xml:space="preserve">
Advertisement

Schmuck: Undefeated Maryland men’s basketball team has risen to No. 3 in nation, which means both a lot and a little

Maryland forward Jalen Smith (25) talks to head coach Mark Turgeon during the second half of an NCAA college basketball game against Harvard Friday, Nov. 29, 2019, in Lake Buena Vista, Fla. (AP Photo/Phelan M. Ebenhack)
Maryland forward Jalen Smith (25) talks to head coach Mark Turgeon during the second half of an NCAA college basketball game against Harvard Friday, Nov. 29, 2019, in Lake Buena Vista, Fla. (AP Photo/Phelan M. Ebenhack) (Phelan M. Ebenhack/AP)

It’s early in the college basketball season and a case could be made that coach Mark Turgeon’s Maryland Terrapins have yet to be sorely tested on the way to an undefeated record and the No. 3 ranking in the Associated Press Top 25, but this is no time to downplay good news.

“I think it’s big right now for us,'' Turgeon said on Tuesday. "All the things we’ve been through with our athletic department, it’s good to have something. I don’t want to take anything away from field hockey and lacrosse, men’s and women and what they’ve done. Men’s soccer last year won the national championship. But I think this is something everybody can rally around. People are excited. We’re fun to watch. We’ve got really good kids. It’s great. It’s early. I’m just glad when we play to our potential. That’s really what it’s about.”

Advertisement

It’s not as if the Terps haven’t been highly ranked before, but as they prepare to face Notre Dame as part of the ACC/Big Ten Challenge on Wednesday night at Xfinity Center, the planets at the top of the rankings have aligned in such a way that it’s conceivable Maryland could be ranked No. 1 a week from now, which would be the first time in the history of the program.

Several of the other big college basketball powers have suffered unexpected early losses while Maryland has taken care of business, going 8-0 and winning three games in four days to earn the title in the Orlando Invitational over Thanksgiving weekend.

The Terps opened the season ranked eighth in the preseason AP poll and have moved up steadily on their way through their non-conference schedule. Maybe in some other year, that lofty ranking would just be a nice compliment — a transient honor always at the mercy of the next quality opponent.

This year, however, the Top-10 men’s and women’s basketball teams carry the extra burden of changing the subject after a football season that started with promise and ended up being another Big Ten embarrassment.

If the men’s team was feeling any pressure to live up to the billing on Sunday, it wasn’t in evidence on the way to a runaway victory over Marquette that clearly was Maryland’s most complete performance of the season.

The quality of the competition is ramping up and the Terps will face a disciplined Notre Dame team that ranks high among Division I teams in turnover efficiency and keeping opponents away from the free-throw line.

The Terps have struggled with turnovers — particularly early in games — but have made a habit of glossing over their shortcomings in the second half. They’ll need to start faster, as they did against Marquette, but it’s hard to imagine the talent, length and depth on this year’s roster being held in check for long.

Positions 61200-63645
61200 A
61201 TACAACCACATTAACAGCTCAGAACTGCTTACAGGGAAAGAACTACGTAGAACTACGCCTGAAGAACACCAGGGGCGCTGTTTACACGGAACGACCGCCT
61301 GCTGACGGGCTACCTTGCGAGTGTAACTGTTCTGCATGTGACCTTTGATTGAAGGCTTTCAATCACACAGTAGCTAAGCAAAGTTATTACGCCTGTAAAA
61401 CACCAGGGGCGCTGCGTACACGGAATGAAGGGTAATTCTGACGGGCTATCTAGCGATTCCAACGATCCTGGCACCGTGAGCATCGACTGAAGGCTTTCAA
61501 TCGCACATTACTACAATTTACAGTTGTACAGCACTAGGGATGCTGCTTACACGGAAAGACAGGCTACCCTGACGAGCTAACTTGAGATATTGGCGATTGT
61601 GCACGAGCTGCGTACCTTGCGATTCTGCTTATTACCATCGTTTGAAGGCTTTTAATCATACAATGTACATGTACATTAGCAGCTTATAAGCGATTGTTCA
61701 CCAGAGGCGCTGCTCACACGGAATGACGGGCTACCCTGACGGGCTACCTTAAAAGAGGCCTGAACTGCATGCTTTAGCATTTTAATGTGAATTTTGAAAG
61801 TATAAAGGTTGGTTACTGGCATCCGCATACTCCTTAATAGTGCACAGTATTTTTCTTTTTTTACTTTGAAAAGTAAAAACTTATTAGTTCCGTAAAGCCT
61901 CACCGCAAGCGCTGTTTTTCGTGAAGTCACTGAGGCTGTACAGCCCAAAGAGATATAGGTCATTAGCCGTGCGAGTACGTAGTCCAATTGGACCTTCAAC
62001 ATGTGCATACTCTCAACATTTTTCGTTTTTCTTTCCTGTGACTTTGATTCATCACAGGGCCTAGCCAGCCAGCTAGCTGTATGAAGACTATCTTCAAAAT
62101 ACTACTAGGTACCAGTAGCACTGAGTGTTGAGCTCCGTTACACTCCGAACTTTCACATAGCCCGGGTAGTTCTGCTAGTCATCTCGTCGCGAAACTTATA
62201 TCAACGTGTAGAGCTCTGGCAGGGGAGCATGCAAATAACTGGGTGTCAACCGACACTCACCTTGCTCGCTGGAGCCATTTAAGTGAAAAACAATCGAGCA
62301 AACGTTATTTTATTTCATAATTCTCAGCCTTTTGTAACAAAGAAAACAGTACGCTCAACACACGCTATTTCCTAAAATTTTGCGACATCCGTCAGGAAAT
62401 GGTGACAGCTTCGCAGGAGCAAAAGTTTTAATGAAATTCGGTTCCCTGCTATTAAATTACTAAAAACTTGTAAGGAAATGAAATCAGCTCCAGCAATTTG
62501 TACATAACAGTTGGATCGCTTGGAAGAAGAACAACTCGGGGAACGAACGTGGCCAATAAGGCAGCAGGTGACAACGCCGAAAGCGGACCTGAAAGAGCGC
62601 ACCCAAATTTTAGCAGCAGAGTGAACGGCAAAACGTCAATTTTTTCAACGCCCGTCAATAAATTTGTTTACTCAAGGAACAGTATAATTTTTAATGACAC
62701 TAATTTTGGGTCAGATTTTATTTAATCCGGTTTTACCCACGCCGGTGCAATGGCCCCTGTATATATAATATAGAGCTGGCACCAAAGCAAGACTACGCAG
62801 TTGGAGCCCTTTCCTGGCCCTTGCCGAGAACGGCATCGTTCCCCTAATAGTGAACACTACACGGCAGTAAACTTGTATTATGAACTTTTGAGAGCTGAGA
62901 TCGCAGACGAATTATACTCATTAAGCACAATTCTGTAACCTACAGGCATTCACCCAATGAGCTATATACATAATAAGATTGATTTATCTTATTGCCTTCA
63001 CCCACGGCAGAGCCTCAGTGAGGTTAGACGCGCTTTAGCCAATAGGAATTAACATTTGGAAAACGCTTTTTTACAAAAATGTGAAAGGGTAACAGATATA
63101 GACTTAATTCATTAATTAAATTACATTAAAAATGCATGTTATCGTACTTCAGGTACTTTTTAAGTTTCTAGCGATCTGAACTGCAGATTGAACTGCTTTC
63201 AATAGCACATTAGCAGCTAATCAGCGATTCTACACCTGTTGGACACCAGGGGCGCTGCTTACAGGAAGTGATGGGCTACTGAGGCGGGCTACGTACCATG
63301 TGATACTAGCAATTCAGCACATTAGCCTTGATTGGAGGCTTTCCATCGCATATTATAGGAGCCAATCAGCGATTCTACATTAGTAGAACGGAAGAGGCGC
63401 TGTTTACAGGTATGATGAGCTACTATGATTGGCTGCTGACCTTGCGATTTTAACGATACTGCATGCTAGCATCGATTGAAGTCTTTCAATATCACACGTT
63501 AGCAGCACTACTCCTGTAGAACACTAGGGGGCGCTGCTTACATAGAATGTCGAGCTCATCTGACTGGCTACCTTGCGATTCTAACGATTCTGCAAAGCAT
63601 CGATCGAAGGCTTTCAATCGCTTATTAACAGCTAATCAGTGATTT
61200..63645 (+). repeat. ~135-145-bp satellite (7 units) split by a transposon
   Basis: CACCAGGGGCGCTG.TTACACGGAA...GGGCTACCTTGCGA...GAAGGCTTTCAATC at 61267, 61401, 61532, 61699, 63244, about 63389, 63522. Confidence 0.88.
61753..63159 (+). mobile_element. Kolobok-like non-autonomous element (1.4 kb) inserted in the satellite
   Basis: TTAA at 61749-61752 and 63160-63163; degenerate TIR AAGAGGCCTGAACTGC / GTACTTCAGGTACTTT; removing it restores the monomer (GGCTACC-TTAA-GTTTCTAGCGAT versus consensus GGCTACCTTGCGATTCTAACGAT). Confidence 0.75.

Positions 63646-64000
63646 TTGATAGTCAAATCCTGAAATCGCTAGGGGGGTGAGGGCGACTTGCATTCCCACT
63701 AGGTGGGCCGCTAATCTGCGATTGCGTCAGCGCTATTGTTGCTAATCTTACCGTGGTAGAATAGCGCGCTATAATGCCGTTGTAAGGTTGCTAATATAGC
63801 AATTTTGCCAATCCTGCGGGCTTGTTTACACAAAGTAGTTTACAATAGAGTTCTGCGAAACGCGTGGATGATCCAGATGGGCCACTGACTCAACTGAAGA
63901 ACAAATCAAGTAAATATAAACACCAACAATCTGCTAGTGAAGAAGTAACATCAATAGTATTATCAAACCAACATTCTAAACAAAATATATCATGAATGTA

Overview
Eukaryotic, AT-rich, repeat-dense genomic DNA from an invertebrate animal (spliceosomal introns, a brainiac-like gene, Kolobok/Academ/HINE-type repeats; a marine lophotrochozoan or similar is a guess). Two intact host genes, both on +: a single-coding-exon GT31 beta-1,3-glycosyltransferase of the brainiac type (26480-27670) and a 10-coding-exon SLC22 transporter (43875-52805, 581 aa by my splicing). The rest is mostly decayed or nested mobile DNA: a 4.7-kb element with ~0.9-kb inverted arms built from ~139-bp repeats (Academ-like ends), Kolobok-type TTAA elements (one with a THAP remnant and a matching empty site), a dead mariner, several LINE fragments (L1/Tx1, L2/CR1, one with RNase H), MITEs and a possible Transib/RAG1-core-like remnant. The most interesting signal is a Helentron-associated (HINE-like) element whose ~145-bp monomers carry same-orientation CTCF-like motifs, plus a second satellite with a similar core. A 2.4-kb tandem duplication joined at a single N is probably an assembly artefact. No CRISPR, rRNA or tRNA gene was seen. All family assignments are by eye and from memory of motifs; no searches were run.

“We have a different attitude this year,'' Turgeon said. "Last year, it was like, we’ve got five freshman in our top eight. Let’s figure out a way to win this game. We’ve got a little bit different attitude this year ... a better winner’s mentality. It shows by the way we compete and find ways to win.”

That’s why Turgeon doesn’t seem concerned that anyone on his team will let the polls get in the way of their performance, even if that alpine ranking ensures that opponents will be laying for them at every turn.

“We’ve had a target (on our backs) every game,'' Turgeon said. “Really, since we’ve gone to the Big Ten, except for one year, we’ve been ranked almost every Big Ten game. Whatever the number, we’ve gotten used to it. And Maryland should want to be where we are. These guys have got a lot of confidence. We’re not going to win every game, but we’re going to try to and hopefully we’ll play well in every game.”

Clearly, the No. 3 ranking is a major positive for an athletic department that is working hard to forge a new identity, but — according to sophomore guard Eric Ayala —it isn’t a hot topic of conversation in the Terps’ locker room.

“We don’t even think about it,'' Ayala said after practice on Tuesday. "We don’t even talk among ourselves about it. The coaching staff doesn’t bring it to our attention. At the end of the day, you really expect to win. As a competitor and as a top-tier program, winning is the main goal for us. However we’ve got to do it, as long as we win, everyone’s happy.”

Senior guard Anthony Cowen Jr. has been around long enough to know that what happens — or where you were ranked — in early December won’t seem important in March.

“We still just understand that it’s early in the season, not getting ahead of ourselves,'' he said. "Still haven’t done anything yet. Still got to come in day in and day out and keep getting better.”

Recommended on Baltimore Sun

Advertisement
Advertisement
Advertisement